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Dangerous Old Women

Posted By Lynda Schneekloth, Wednesday, October 19, 2016

At EDRA45NewOrleans, 2014 Career Award recipient Lynda Schneekloth gave a powerful acceptance speech with a charge to our community. A modified version of this speech is below.

I am delighted to be receiving the EDRA Career Award for 2014 with two other ‘dangerous old women’ – Sue Weidemann and Robert Feldman. Yes, old, you can’t get a career award if you haven’t lived long enough to have a career! And ‘dangerous’? I’ll get back to that in a minute.

I stand here for so many others with whom I have worked to support, challenge, mentor and participate in the field of human environmental relations in general and at EDRA specifically – too many, frankly, to be named individually. No one has a career without the support of many others and I am thankful to all of you, and especially to the Board of EDRA for this award.


My EDRA career began early as a child growing up on the NW Branch of the Anacostia River. Well, we called it “the creek” and I had no idea what a career was. I grew up in a bevy of kids, I was one of five and my three cousins lived upstairs. We engaged in endless placemaking along the creek and in the woods – always constructing, moving, making and inhabiting the places we found or made. This idyllic childhood came to an end as a result of the rapid post war suburbanization that, among other things, had increased the flooding of nearby neighborhoods. So the Army Corp of Engineers arrived and ‘fixed’ the creek -- and thereby destroyed the entire ecosystem, the woods, and even Hernando’s Hideway, our favorite retreat. I didn’t understand what was happening at the time, I only knew that my heart was broken. I learned early about placemaking and unmaking, two concepts that continued to occupy my scholarship and practice over many years.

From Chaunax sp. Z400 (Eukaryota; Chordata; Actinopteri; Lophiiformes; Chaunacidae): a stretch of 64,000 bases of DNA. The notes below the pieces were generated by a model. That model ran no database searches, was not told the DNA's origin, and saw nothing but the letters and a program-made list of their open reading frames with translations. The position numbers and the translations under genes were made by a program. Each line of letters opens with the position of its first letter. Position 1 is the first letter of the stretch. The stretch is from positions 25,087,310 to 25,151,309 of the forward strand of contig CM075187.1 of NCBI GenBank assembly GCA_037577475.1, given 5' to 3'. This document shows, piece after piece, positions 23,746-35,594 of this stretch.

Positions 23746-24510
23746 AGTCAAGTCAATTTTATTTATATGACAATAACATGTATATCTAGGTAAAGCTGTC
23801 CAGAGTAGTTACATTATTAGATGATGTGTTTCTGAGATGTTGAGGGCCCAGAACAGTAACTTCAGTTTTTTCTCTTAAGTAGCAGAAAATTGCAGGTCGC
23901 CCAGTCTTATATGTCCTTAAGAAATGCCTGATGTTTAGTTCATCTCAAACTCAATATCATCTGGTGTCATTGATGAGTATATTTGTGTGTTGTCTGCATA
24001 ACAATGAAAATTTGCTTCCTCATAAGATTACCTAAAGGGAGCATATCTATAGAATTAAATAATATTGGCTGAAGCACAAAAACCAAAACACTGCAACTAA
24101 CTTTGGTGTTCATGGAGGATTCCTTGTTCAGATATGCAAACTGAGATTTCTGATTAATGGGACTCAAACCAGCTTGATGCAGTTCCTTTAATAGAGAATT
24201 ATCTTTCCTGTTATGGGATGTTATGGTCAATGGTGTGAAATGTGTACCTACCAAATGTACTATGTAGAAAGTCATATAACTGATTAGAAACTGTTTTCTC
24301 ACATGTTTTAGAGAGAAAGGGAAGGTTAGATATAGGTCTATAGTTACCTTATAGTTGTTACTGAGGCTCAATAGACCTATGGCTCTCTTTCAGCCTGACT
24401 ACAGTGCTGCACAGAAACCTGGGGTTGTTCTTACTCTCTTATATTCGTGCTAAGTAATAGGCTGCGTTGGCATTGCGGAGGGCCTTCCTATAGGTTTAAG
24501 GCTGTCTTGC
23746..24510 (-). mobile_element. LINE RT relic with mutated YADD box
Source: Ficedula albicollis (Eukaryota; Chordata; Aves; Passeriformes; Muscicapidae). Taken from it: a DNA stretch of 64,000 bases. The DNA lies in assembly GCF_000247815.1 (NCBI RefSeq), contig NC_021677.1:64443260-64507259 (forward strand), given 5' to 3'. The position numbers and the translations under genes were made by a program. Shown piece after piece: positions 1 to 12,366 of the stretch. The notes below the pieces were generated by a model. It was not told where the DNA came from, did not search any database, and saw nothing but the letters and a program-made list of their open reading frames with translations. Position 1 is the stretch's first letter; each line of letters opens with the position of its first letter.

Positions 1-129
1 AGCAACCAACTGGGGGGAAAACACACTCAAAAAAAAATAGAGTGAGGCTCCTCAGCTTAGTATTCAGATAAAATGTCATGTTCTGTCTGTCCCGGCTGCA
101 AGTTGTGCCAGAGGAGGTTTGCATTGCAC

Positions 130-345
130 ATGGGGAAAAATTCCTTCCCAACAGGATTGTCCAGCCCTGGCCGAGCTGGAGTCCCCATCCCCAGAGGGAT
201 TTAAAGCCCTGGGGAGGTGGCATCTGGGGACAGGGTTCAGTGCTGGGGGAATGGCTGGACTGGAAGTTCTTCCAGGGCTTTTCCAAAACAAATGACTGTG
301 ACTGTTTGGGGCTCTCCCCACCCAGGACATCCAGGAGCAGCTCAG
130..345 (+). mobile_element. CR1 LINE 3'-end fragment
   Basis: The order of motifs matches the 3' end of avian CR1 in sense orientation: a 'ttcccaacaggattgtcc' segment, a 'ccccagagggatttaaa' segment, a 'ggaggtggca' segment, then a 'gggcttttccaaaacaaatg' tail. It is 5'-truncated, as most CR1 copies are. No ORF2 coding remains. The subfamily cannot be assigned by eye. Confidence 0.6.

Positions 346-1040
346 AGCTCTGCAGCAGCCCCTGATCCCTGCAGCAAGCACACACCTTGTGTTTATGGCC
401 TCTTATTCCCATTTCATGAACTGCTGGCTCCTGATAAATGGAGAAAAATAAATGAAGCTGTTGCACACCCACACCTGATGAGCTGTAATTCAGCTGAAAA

The ‘fixing’ of the creek was not the act of evil people, but a considered act of protection within the frame of the dominant paradigm that I’ll call the Story of the People, the imagination of how life should be lived in the 20th century. Neither I, nor others yet understood the meaning and consequence held in the words of Paul Shepard when he said: “The trouble with the eagerness to make a world is that, because the world is already made, what is there must first be destroyed.

The destruction of creeks like the NW Branch of the Anacostia River, similar to activities across the globe in the 20th and early 21st century, is still considered the Story of the People. This is the belief in human progress and power, and of overcoming nature to accommodate the needs of one species – us.

But let me step back to the ‘dangerous old women’ -- the term I used to describe the three Career Award recipients today. You are all familiar with the archetype of the old woman – the one who sees things deeply, who goes where she wants to go, and says what she wants to say, just as I am doing right now. But why dangerous? Clarissa Pinkola Estes reminds us of the older meaning of the word, danger, which is to protect and to hold.